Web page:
But I didn’t read this book hoping for a history lesson. I read it hoping to hear about what people in other countries were doing that improved their quality of life so that they were happier than the average American. I wanted to know about the psychology, the worldviews, the daily practices of other people. Instead, I found out a lot about the expatriate experience in other countries. The greatest lesson I learned from this book is that expatriates make terrible cultural informants.

The Moon King

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This one was a bit hard to swallow, I have to admit. Technology beyond understanding holds in place a moon, orbiting very close to a city and exerting an emotional and physical effect on the city’s inhabitants. At the full moon, everyone has a big orgiastic party. At the dark moon, everyone sinks into despair and hate, murders and rapes are committed–and the city itself buckles, rusting and breaking, fruit spoiling, meat growing mold.

The novel follows three people–the vessel of the current Moon King, the daughter of a woman who fancies herself the Moon Queen, and a policeman archetype. The book at first appears to be a straight science fiction, but magic works its way in through the cracks and seeps through the novel.

The book purports to be about the struggle to tame nature, and about the tension between progress and conservatism (not political, that). Other themes work their way in and are frustratingly left hanging: male vs. female, belief and what it creates.

In the end, I think the reason I had real trouble was my frustration over the connections between the characters. They are all clearly supposed to be connected, but I had trouble understanding the full connection. Maybe it’s just because I read it too fast, but it felt like it fell into the classic trap of endings: the final piece wasn’t as well knit together as the excellence of the first few hundred pages promised. Things that should have been a bit more explicit were left obscure, the roles of certain plot elements were left open. But maybe that was just how it had to be to reach the final ending of the moon.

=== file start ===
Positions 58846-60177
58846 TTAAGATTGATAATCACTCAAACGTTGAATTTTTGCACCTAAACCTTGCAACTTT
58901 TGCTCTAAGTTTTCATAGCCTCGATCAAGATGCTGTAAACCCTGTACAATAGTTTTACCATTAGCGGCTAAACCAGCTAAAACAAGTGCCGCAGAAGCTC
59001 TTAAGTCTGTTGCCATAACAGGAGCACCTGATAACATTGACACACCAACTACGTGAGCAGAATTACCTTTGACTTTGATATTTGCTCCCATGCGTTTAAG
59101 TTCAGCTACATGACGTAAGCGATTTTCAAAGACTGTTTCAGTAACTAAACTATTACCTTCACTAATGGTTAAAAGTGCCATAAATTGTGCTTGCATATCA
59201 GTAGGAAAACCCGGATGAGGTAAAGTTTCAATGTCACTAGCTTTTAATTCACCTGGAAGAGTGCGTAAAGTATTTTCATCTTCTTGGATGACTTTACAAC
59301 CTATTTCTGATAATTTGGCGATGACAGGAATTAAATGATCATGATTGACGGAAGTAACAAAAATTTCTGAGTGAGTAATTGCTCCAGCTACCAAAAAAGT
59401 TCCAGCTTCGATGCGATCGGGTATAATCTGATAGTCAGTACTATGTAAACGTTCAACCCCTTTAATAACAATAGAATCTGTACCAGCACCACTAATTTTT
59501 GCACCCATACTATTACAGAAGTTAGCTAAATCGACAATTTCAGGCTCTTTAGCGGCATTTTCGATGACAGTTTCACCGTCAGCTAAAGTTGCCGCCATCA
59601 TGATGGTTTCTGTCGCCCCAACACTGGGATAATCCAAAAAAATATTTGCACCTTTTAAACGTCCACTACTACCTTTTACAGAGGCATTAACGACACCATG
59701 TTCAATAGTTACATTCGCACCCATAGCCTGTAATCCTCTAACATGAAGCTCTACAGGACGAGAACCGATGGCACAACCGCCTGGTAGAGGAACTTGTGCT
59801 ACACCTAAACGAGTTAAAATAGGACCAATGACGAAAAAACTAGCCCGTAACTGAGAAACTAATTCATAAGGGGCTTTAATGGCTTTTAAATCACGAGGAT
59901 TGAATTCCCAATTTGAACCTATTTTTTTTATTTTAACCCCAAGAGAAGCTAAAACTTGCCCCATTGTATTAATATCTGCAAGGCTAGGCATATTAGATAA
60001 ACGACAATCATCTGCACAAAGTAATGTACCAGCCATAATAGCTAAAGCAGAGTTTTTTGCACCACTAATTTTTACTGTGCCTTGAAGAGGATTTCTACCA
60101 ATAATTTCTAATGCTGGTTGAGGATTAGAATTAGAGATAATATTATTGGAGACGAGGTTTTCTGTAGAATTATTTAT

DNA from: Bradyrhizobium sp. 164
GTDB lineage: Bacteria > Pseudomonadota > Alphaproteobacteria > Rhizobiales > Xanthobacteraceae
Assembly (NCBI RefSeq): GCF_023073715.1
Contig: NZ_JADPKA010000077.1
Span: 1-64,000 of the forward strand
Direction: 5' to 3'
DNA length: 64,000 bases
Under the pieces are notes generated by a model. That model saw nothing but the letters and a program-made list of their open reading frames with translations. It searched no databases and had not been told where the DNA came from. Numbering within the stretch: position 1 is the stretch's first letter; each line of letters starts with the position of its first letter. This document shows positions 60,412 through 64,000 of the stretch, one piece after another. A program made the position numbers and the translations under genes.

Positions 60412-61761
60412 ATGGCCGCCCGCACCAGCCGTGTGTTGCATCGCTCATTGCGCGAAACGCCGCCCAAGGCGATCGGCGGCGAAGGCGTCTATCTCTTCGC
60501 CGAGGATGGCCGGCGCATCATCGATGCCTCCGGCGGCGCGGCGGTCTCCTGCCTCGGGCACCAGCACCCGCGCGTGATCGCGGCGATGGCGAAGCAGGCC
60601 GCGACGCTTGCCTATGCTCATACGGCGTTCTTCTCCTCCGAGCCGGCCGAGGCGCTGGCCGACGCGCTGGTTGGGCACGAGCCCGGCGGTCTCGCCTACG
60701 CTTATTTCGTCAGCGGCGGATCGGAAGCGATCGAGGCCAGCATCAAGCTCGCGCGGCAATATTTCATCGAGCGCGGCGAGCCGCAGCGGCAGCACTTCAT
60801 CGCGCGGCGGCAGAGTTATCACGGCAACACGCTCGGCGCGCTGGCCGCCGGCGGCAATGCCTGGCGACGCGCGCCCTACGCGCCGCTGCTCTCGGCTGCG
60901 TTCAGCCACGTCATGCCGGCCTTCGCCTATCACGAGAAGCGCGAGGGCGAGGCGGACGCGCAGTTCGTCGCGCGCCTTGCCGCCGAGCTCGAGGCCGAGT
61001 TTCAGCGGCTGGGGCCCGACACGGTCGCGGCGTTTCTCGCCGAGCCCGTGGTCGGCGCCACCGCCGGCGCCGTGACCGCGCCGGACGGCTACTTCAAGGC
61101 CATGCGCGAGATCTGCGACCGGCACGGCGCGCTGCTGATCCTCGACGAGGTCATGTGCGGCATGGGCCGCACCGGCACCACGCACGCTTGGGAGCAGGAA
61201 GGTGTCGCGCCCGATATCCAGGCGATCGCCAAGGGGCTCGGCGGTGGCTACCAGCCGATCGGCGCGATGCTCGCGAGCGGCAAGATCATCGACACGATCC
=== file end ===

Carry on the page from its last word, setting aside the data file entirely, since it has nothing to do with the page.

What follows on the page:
Tales from Rugosa Coven

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We all know that there are Wiccans around. Not only Wiccans, but a whole variety of pagans and “new age” believers, integrating everything from Atlantis to Stonehenge into their beliefs.

In this novel, the magic is real. The crystals are real, the auras are real, the tarot cards are 100% real. Magic is hiding in plain sight.

This book won the Mythopoetic Award for 2015, and I think it did so because of the ordinary way it integrated magic into the real world. Witches struggle with OCD and mixed-religion marriages, with bad parenting and divorce, with abusive husbands and marital strain–and at every turn, there is magic.

The witches of Rugosa Coven aren’t some secret society, and there are no cabals of magic ruling the world. These witches are obvious suspects like the local fortune-tellers, and they’re surprises like the PTA dad. It takes all sorts, and some of those sorts are live lives brimming with magic.